Once i've done the scanning and contact sheet, the negs are filed away and stored in a drawer system lying flat.

    I recently took delivery of another couple of hundred 5x4 sheets in glassine, so i'm not likely to change soon (if ever).

    Mike
     
  11. KenS

    KenS Active Member Registered User

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    In the past, I have found that the older glassine negative holders become slightly 'yellowish'... a 'something' going wrong??? So I'm now looking to discard the all packages of glassine in favour of Print File "Archival Preservers"

    Ken
     
  12. joe monteiro

    joe monteiro Member Registered User

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    i don't know about the life span but it is certainly easier to lay them on the light box for a look.
     
  13. David M

    David M Well-Known Member Registered User

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    I've used glassine with no problems at all. I do take care to have the emulsion side away from the centre seam.
     
  14. Emmanuel Bigler

    Emmanuel Bigler New Member Registered User

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    Hello from France!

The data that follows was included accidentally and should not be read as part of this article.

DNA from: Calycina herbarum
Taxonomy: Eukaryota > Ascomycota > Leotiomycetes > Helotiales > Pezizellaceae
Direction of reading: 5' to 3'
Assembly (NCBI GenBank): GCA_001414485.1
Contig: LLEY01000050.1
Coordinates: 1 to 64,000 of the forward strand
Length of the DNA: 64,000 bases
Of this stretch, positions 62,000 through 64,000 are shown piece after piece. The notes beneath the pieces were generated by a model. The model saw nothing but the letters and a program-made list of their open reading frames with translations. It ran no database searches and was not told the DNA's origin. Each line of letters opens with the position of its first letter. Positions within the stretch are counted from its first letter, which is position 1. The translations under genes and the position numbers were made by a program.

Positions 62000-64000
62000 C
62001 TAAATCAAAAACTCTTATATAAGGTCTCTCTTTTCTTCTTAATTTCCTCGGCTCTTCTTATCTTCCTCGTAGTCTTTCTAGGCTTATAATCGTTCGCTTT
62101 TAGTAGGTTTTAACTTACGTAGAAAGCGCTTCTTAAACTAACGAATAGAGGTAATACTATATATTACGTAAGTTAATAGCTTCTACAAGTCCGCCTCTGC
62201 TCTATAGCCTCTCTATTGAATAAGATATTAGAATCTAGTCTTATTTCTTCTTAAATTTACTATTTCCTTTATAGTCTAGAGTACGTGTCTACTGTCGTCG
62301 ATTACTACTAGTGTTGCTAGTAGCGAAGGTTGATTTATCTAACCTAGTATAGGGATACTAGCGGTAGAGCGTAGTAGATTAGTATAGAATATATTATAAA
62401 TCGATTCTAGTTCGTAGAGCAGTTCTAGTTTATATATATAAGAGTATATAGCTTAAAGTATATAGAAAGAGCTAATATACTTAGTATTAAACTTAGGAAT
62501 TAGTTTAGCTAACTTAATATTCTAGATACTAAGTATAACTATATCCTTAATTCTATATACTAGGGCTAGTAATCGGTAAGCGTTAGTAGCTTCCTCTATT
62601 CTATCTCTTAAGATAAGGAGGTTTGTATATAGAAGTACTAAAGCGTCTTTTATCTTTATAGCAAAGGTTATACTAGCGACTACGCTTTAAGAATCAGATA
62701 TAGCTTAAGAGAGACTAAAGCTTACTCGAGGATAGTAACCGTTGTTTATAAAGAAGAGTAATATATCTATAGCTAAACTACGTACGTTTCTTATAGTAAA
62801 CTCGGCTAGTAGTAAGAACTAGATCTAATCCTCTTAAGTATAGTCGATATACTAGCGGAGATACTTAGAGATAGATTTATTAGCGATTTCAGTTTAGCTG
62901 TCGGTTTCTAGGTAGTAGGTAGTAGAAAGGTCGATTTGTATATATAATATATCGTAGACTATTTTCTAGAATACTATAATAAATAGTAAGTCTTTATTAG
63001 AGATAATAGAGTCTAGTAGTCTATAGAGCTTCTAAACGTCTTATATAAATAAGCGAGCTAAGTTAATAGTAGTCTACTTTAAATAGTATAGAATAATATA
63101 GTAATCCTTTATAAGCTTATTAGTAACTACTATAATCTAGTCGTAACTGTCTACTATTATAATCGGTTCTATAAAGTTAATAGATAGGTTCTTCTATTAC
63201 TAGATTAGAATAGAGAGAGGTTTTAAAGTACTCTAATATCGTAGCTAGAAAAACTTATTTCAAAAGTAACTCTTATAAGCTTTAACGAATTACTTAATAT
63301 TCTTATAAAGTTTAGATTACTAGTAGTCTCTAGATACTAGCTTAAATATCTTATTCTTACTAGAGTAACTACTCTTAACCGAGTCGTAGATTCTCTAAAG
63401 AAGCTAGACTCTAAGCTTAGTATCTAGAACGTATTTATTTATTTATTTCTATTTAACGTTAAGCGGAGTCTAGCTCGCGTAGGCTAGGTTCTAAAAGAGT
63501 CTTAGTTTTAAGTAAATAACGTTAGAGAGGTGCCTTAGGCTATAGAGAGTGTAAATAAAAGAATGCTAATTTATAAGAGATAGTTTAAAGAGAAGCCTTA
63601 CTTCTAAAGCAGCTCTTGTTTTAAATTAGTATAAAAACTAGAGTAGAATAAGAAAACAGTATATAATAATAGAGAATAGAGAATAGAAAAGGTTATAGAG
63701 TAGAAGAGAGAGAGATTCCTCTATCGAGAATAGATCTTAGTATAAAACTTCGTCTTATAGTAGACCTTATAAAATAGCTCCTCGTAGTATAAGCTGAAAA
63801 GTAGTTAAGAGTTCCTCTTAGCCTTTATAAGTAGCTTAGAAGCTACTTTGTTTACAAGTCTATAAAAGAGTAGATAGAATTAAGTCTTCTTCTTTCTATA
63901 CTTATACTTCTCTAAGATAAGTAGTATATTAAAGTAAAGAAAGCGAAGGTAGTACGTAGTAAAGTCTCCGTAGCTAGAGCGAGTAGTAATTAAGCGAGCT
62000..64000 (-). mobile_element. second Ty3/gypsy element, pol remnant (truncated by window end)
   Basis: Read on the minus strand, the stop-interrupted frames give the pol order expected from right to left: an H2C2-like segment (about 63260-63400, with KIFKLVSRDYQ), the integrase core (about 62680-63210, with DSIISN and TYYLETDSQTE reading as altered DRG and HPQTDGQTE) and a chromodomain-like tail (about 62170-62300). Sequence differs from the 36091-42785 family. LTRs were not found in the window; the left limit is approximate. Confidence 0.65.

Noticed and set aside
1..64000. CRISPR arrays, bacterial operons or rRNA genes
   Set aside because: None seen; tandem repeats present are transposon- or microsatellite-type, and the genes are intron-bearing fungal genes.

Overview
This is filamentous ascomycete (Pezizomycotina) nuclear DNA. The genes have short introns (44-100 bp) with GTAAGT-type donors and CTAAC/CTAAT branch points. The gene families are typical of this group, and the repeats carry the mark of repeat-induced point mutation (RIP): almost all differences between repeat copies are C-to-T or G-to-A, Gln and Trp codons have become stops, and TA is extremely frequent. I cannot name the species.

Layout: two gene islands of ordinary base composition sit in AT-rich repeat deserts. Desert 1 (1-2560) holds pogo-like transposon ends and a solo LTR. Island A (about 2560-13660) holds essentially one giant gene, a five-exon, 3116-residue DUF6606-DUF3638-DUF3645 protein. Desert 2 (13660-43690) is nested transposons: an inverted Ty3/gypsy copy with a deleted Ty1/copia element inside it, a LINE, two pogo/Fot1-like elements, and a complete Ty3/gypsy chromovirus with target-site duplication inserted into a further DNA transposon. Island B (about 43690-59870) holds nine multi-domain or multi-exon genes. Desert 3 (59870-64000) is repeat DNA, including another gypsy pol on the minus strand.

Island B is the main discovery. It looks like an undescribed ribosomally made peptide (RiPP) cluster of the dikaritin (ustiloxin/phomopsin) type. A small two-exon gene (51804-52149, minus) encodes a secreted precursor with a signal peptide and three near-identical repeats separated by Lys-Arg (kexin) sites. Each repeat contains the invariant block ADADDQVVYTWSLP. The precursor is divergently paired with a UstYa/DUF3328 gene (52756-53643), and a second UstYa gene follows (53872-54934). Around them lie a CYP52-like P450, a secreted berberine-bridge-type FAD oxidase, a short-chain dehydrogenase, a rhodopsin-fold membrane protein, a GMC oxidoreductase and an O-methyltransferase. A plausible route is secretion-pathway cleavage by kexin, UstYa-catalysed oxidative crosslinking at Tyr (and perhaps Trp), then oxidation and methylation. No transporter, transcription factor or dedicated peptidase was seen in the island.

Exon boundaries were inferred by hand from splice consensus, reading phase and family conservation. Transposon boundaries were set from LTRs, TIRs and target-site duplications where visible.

Glassine or PrintFile(TM)?

    Coming late to the discussion, actually I use both.

    I had been using glassine sleeves in 135 and 120 for a long time (French brand Panodia(TM), still in business), and when I visited California in 1990, I bought some PrintFile(TM) polyethylene sheets. I had never heard of this brand before; nowadays they are well distributed in the Old World.

    The only (minor!) problem I had at the time was: those sheets were punched on the edge for the traditional US-type 3-ring binder, so I had to re-punch them at home for the European metric 8-8-8-cm type of ring binder.

    This problem no longer exists with current PrintFile(TM) products, on the edge, as far as I have seen on their web site, they have all kinds of holes required for many kinds of ring binders.

    Actually I find glassine sheets easier to load and unload than PrintFile(TM) polyethylene sheets.
    Hence I continue to use glassine sheets for B&W or colour negatives, and I use PrintFile(TM) mostly for slides.
    However, glassine paper is very sensitive to water drops! I did not invent the expression "wet darkroom" (we do not say that in French ;) ), but those who bring their glassine sleeves in the darkroom know what I mean!

    As far as the 5x4" format [and may be larger formats for me in the future] is concerned, so far I have no LF colour slide in my archives, so I use glassine sheets bought from Macodirect on the Continent (German for glassine is Pergamin). 4x5" pockets work also for the smaller 9x12 cm format.

    Regarding Secol(TM) products, this raises the painful question of how long our images on film will survive us.
    Secol(TM) supplies museums: there, all kinds of documents have to be preserved for future generations: time scales are centuries ... and how documents are preserved is of the utmost importance, hence the choice of trusted plastics like polyester or non-acid papers. At a nominal cost ...